Monthly global food price index up 1.4 per cent; cereal stocks to hit new record: UN


UNITED NATIONS, July 6 (APP): Rising prices of cereals, meat and dairy products have
pushed the global food price index up by 1.4 per cent compared to last month and 7.0
per cent compared to last year, the United Nations agriculture agency has said.
According to the UN Food and Agriculture Organization (FAO), the rise in the Food
Price Index ‘a measure of the monthly change in international prices of a basket of food
commodities’ was largely because of surging prices of high-protein wheat due to
deteriorating crop conditions in the United States.
‘June marked the second successive month of increase in the value of the Food Price
Index’, an update issued by the UN agency said.
On the other hand, price indices for vegetable oils and sugar declined by 6.5 points
(3.9 per cent) and nearly 31 points (13.4 per cent), respectively, it added.
The fall in the Sugar Price Index marked a new 16-month low. The prices have fallen
steadily since February, with the continued decline reflecting large export availabilities, in
particular robust Brazilian supplies.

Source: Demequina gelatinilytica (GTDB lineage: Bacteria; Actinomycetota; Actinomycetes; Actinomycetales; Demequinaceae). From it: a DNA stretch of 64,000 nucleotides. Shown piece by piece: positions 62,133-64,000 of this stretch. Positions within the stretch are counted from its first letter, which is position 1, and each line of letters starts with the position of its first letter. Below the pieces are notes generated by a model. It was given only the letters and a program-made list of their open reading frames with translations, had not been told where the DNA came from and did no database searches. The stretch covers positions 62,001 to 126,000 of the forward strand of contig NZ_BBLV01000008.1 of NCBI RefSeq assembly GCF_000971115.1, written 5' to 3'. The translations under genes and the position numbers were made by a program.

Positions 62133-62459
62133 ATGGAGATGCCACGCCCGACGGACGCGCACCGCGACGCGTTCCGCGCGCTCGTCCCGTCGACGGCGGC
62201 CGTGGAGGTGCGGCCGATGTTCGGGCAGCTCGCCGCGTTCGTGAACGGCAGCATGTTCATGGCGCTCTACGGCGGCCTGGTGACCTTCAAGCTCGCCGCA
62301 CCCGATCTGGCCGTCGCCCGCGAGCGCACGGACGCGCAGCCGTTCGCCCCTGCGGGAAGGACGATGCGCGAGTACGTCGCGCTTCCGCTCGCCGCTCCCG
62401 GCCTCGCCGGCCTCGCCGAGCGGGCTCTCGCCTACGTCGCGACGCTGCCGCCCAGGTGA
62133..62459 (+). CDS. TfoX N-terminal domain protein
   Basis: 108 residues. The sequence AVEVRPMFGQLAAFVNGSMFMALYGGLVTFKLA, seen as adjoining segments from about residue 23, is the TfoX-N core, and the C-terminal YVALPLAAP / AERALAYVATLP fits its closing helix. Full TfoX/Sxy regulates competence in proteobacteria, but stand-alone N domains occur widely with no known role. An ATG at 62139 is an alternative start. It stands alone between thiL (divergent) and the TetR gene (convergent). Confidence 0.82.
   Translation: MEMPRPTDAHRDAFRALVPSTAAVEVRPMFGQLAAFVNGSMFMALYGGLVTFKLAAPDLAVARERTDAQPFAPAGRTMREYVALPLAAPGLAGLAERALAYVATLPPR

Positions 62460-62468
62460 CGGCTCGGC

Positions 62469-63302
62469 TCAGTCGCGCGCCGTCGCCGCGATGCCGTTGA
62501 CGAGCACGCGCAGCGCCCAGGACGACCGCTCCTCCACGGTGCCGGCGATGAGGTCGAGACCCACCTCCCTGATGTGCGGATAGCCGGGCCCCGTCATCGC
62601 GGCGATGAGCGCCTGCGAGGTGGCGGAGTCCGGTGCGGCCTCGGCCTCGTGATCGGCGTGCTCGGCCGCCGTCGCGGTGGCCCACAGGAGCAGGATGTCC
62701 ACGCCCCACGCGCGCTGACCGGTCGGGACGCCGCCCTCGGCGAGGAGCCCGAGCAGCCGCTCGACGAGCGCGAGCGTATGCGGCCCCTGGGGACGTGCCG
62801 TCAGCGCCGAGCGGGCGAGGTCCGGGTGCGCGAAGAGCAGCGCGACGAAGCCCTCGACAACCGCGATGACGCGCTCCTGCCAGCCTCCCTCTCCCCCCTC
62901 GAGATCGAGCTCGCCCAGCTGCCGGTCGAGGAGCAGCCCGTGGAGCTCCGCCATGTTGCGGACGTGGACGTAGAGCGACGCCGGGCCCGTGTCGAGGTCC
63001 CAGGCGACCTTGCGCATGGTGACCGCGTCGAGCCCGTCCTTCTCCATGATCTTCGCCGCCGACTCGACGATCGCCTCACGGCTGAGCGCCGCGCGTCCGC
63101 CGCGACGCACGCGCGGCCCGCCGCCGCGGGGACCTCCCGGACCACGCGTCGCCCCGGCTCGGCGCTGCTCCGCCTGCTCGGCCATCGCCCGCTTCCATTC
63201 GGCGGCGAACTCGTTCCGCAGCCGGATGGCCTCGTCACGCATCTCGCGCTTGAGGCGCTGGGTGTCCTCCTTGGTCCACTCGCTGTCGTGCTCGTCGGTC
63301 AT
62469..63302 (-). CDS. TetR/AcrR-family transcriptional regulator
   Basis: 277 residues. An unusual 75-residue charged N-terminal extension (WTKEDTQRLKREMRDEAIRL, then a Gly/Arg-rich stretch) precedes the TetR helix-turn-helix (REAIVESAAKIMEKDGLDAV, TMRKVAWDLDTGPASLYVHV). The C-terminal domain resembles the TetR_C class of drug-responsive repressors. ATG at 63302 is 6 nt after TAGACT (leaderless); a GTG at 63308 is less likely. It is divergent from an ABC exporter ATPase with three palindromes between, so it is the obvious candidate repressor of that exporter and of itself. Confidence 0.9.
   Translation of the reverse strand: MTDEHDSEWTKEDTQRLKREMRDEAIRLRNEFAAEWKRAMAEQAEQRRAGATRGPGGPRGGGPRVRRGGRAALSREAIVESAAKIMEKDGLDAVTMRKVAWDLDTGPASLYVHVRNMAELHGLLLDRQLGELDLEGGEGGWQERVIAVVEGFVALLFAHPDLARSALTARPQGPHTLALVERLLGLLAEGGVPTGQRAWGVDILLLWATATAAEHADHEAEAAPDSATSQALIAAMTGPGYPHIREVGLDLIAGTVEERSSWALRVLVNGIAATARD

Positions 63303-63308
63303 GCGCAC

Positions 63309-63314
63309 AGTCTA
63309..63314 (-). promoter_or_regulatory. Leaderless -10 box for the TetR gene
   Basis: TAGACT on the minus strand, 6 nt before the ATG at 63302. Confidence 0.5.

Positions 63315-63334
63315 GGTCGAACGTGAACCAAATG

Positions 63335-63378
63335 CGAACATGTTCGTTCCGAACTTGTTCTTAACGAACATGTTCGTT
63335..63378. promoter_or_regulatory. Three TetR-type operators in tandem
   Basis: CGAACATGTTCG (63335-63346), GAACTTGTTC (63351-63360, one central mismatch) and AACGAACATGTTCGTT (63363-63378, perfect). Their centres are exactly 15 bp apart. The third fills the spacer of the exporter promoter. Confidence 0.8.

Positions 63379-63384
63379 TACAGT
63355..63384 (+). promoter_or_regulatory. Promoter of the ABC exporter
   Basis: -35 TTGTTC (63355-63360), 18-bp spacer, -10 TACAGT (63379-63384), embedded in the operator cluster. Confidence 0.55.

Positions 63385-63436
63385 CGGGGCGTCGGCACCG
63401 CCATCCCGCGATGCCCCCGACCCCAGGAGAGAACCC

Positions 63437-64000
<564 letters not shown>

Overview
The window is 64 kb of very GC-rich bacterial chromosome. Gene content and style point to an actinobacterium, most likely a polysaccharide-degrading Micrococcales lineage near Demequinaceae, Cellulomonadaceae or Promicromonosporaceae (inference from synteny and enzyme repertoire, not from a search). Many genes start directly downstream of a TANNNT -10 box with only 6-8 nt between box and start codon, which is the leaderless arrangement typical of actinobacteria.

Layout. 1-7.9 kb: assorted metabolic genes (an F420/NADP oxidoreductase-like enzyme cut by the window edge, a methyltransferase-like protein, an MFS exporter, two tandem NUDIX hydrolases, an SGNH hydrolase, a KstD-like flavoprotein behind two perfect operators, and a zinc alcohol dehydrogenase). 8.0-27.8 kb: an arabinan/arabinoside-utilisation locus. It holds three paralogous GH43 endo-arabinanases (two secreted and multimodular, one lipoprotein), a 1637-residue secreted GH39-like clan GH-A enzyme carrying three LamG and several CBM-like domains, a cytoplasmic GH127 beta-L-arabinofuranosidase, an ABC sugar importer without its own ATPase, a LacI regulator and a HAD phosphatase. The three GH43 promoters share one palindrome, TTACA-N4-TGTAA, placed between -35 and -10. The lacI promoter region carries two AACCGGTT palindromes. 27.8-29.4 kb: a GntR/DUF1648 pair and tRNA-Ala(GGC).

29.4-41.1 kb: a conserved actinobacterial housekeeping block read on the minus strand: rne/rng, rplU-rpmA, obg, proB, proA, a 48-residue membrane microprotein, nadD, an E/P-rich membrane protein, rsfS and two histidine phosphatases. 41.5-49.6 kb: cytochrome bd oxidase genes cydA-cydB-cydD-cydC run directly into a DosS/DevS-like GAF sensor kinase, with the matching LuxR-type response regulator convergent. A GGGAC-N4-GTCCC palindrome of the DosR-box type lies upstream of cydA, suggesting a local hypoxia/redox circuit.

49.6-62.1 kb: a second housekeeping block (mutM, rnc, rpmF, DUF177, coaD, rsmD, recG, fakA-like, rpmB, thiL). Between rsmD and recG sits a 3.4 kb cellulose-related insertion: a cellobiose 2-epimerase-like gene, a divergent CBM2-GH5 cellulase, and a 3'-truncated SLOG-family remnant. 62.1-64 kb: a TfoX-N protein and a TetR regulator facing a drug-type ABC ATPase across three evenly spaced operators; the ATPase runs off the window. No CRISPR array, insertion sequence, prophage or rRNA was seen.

‘Weak import demand has exerted further downward pressure on [sugar] quotations,
especially as purchases by the world’s leading importer, China, have slowed following the
imposition of high import tariffs,’ FAO said.
In terms of the indices, the Cereal Price Index averaged 154.3 points in June (up 6.2
points compared to May); Vegetable Oil Price Index, 162.1 points (down 6.5 points);
Dairy Price Index, 209 points (up 15.9 points); Sugar Price Index (197.3 points, down
nearly 31 points).
The Meat Price Index averaged 175.2 points in June (up 3.2 points). However, this
value was derived using a mixture of projected and observed prices as most prices used
in the calculation of the Index were not available when the Food Price Index was
Also today, FAO announced that despite tightening supply conditions for high-protein
wheat, global cereal supplies are likely to remain abundant in the coming year.
‘World cereal stocks are expected to expand further to a new record high of around
704 million tonnes,’ said the UN agency, announcing its updated Cereal Supply and
Demand Brief, also released today.
According to the Brief, the June forecast for global wheat output in 2017 were revised
down, while those of maize and rice rose and global cereal production this year is likely
to total 2,593 million tonnes, some 0.6 per cent below that of 2016.